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A look at Google+

by Larry Magid
This story first appeared in the San Jose Mercury News

I recently wrote about the video “hangout” feature in Google+, but I didn’t talk about the service in general, its other features or why I think it’s going to be a strong player in the social networking arena.

Google+ is a new social networking service that’s still in what Google calls a “field trial.” Launched about a month ago, it’s starting to gain traction with an estimated 18 million to 20 million users as of last week. The service is still by invitation only so that Google can watch it grow, tweaking, adding and possibly removing features during the testing period. While still far short of the 750 million Facebook users, Google+, even during this early test stage, has a bigger population than the state of New York.

In some ways, Google+ is a bit of a cross between Facebook, LinkedIn and Twitter. Like Facebook, it’s a place to socialize with friends. Like Twitter but unlike Facebook, Google+ makes it possible to follow people who don’t follow you, which makes it a great platform for celebrities, pundits, politicians, journalists and others who can amass a large audience of followers without having to become a fake “friend” of everyone who follows them.

It’s also nice for people who want more control over who can read their posts and whose posts they want to see. And like LinkedIn, it’s possible to use Google+ to keep up with a professional network of colleagues and also use it as a social hangout for friends and family.

All this is possible because of what Google calls “circles.” When you encounter someone on Google+ with whom you want to communicate or just keep up with, you can add them to one or more circles. When you add a person to one or more of your circles, they get a message that they have “added you on Google+.” The message also encourages you to “follow and share with” the person by adding him or her to a circle but reminds you that “you don’t have to add them back.” If you don’t put them in one of your circles they will only see what you post publicly.

But even people who are in your circles don’t necessarily see everything you post. Just below the area where you type in what you want to share, there is a prominent notice with the circles you shared with last time you posted. And if you’ve shared publicly, the word Public appears prominently.

By default, these sharing options remain in effect the next time you post, but you can easily change them each time. I’m not sure I agree with that strategy — it strikes me you should be able to set your own default that pops up each time while still making it very easy to change. In any case, it’s important to pay attention to whom you’re sharing with. If you say something public and later have something semiprivate to say, you need to change the setting before posting. You can also use this feature to post to individuals, even if they’re not in your circles or you in theirs.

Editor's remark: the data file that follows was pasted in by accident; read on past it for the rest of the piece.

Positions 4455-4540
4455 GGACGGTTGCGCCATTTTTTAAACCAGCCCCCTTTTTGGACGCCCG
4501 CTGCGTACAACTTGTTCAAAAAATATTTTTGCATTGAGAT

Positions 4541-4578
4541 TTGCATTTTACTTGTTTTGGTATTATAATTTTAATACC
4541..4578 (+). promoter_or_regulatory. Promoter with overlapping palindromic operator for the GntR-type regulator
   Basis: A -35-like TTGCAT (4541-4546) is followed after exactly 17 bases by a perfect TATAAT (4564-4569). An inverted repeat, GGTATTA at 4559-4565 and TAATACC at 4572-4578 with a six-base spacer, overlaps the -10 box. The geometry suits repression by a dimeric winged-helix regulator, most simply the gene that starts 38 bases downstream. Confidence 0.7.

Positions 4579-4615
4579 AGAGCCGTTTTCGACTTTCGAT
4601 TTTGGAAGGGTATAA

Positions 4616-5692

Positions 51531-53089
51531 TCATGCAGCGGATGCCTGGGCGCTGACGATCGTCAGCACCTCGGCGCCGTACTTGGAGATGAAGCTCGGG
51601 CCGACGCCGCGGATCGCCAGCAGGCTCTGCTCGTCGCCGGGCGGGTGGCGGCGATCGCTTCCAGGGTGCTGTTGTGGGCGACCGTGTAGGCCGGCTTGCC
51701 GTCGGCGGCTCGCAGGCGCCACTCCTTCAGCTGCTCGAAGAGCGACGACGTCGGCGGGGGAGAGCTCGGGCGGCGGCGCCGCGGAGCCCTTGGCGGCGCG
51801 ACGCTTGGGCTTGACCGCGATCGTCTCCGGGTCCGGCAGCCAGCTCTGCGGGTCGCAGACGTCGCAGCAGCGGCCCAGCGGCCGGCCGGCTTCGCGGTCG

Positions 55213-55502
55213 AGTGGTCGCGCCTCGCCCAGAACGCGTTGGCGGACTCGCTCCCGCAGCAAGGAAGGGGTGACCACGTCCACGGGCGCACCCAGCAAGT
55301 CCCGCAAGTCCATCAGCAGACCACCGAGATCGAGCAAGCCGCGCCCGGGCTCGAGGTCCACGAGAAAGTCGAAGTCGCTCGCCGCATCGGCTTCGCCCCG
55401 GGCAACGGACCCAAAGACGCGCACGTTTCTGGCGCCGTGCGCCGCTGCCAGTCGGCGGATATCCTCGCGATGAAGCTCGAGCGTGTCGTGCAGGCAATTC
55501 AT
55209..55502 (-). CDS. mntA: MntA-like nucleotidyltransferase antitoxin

Facebook actually has a similar feature called “Lists,” but it is hidden in the interface and hard to use, which is the reason that it’s not often used. Google+ circles are not only front and center, but you’re required to add people to a circle if you wish to let them view your nonpublic posts. And while you can see anyone’s public posts by searching for them or stumbling on one, adding a person to your circle assures that their public posts are part of your stream.

To get user reaction to the service, I reached out on Google+ with a public post asking people what they like or don’t like. Several people were frustrated by what one person referred to as “circle management.” Some people post a great deal, and you can become overwhelmed by their comments (Twitter has the same problem). Of course you can take them out of your circles but perhaps there could be an option of just viewing the last two or three comments of more prolific users.

Another person suggested that users should be able “to mute comment chains that have begun to rehash the same topics over and over and over.” Several people have called for Google to release APIs (application program interfaces) to allow third-party developers to create software and services to enhance Google+ with products like TweetDeck, which provides alternate ways to use Twitter and Facebook on PCs and mobile devices. For more good ideas see “The Google+ Punch Lit (21 Items Google Must Add to Plus) at

It’s important to remember that Google+ is still in its “field test,” which is Google’s way of admitting that it’s not quite ready for prime time. The company is looking carefully at user reaction to Google+ and is in the process of tweaking and enhance it.

On its press site, Google says, “How long the testing phase lasts, and how the product evolves, will really depend on how it goes. We don’t have a set amount of time.” But Google has a habit of keeping products in this testing stage for a long time. Gmail remained in “beta” for years, even after it accumulated more than 100 million users.

Disclosure: Larry Magid is co-director of, a non-profit Internet safety organization that receives financial support from both Google and Facebook.

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